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The five forces that shape industry competition

The five forces that shape industry competition.
© Coventry University. CC BY-NC 4.0
Understanding the economic forces of an industry is essential to making good, strategic decisions that will help your company to sustain competitive advantage.
The attractiveness of an industry or sector is determined by its industry structure. The five forces framework has become widely used because it is a straightforward tool to analyse an industry structure.
Porter claims that the attractiveness of an industry is determined by the following forces:
  1. Rivalry amongst existing competitors
  2. Threat of new entrants
  3. Bargaining power of suppliers
  4. Bargaining power of buyers
  5. Threats of substitute products or services
Adapted from: Porter (2008) Harvard Business Review.
By applying the above model, managers are able to evaluate the attractiveness of an industry.

Rivalry amongst existing competitors

According to Porter (1990), for most industries, the major determinant of profitability is competition among incumbent firms. This happens because, under intense competition, companies tend to offer price discounts, introduce new products and spend more money on advertising.
Competition rivalry is high when:
  • Entry is likely
  • There are substitutes
  • Competitors are in balance
  • There is slow market growth
  • There are high fixed costs
  • Markets are undifferentiated
  • There are high exit barriers

Threat of new entrants

New entrants to an industry are bad news for incumbent firms. They will increase supply, put pressure on prices and intensify competition. Newcomers can disrupt the sector by adopting different business models.
The threat of new entrants in an industry will depend on the following entry barriers:
  • Economies of scale
  • Capital requirements of entry
  • Access to distribution channels
  • Cost advantages independent of size
  • Expected retaliation
  • Legislation or government action
  • Differentiation

Bargaining power of suppliers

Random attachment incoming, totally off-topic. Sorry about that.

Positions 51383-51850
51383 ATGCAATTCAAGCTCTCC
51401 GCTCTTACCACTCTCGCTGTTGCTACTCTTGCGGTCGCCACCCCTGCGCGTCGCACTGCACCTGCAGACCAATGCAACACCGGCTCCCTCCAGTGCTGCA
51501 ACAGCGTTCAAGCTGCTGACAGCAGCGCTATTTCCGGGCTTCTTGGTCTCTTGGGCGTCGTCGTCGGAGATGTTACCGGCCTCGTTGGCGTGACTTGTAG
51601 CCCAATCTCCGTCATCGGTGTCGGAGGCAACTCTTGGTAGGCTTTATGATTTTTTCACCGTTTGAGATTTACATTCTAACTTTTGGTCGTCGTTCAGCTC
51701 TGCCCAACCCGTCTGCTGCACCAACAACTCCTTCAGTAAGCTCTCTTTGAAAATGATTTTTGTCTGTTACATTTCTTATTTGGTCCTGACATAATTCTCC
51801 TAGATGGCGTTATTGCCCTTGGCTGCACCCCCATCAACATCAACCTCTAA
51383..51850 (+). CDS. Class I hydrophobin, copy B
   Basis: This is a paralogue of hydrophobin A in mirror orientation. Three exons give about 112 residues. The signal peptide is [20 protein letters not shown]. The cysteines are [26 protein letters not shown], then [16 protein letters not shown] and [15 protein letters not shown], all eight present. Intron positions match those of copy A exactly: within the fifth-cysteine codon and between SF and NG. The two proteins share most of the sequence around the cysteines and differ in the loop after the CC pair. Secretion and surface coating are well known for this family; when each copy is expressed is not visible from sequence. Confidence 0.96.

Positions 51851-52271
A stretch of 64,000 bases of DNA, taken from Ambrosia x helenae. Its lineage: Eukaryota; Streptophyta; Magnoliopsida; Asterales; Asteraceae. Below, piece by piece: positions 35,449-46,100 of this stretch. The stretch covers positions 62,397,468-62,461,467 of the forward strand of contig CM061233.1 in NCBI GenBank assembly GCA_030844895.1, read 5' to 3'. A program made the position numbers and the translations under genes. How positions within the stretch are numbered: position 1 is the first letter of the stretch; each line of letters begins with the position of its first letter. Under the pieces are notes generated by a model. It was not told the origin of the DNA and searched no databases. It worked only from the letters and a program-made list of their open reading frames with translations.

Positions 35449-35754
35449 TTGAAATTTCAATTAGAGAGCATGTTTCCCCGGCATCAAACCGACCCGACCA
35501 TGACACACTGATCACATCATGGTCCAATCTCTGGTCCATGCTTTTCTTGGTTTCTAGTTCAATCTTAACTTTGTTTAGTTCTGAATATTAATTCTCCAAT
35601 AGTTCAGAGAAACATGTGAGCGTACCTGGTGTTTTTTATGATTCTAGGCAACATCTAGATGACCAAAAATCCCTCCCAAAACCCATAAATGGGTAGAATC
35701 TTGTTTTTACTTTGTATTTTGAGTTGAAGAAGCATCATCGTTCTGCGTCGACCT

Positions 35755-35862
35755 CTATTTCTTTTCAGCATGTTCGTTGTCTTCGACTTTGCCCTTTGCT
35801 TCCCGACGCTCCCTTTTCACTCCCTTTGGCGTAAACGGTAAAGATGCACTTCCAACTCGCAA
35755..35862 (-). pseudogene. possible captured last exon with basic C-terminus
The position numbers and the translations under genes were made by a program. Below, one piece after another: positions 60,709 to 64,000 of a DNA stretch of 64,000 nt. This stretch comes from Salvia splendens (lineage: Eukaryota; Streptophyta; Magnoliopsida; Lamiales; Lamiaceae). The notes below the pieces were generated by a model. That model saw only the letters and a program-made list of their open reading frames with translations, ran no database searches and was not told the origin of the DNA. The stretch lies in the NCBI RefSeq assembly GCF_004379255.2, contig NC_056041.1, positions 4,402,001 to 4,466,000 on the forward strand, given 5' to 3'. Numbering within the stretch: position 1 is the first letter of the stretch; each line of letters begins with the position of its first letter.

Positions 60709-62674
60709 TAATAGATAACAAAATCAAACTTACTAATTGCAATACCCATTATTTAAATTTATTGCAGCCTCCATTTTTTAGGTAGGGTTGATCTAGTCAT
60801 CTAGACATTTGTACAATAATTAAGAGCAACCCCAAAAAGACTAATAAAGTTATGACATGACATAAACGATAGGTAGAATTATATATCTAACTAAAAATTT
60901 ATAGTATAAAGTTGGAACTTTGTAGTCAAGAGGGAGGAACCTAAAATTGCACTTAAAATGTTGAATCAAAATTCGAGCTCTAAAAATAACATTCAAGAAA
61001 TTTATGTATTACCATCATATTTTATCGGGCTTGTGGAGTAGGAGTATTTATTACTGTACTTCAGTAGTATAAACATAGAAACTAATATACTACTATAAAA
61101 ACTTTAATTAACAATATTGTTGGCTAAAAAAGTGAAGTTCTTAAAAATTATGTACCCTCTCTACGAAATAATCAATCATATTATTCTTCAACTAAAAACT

Powerful suppliers can have a negative effect on profitability, as they can charge higher prices. Microsoft is a typical example of a powerful supplier that has exercised its power of negotiation, by increasing prices and squeezing profitability out of an industry unable to pass on cost increases to its customers.
Supplier power is high when:
  • There is a concentration of suppliers
  • Switching costs are high
  • The supplier brand is powerful
  • Integration forward by the supplier is possible
  • Customers are fragmented and bargaining power is low

Bargaining power of buyers

Powerful buyers make an industry more competitive and affect the company’s ability to achieve profitability. Industries with strong buyers are forced to lower prices, improve product quality and offer better services.
Buyer power is likely to be high when:
  • There is a concentration of buyers
  • Components or materials are a high percentage of cost to the buyer, leading to “shopping around”
  • Switching costs are low
  • There is a threat of backward integration
  • There are many small operators in the supplying industry
  • There are alternative sources of supply

Threats of substitute products or services

A substitute is a product or service from another industry that satisfies the same buyer need. For instance, telecommunications applications such as Skype or Zoom are replacing landline phones.
Industries that have several substitutes suffer. For example, the entertainment industry has a lot of substitutes making it difficult for companies operating in this industry to remain profitable.
Substitutes take different forms:
  • Product substitution
  • Substitution of a need (e.g. better toothpaste reduces the need for dentists)
  • Generic substitution (e.g. something identical with different brand)
  • Doing without (e.g. cigarettes)

The above model helps companies to understand the industry structure, and to develop strategies that minimise Porter’s Five Forces.
This is not an easy task for a company that operates in one market. However, it is even more complex for companies operating in different markets, as economic forces will differ among the markets and are not static.
Also, when you operate only in one market you can predict the responses of your direct competitors to your strategic decisions. This is very difficult when competing in different countries with companies that have different cultures and adopt different business models.
Multinational corporations must assess growth rates, unemployment, political stability, government policies and regulations, restrictions on foreign investment, protection of intellectual property, foreign exchange rates, factors of production and infrastructure.

Your task

How do you think managers can use Porter’s Five Forces to develop a competitive advantage?


Porter, M. E. (2008). The five competitive forces that shape strategy. Harvard Business Review.
Porter, M. E. (1990). The competitive advantage of nations. Harvard Business Review.
© Coventry University. CC BY-NC 4.0
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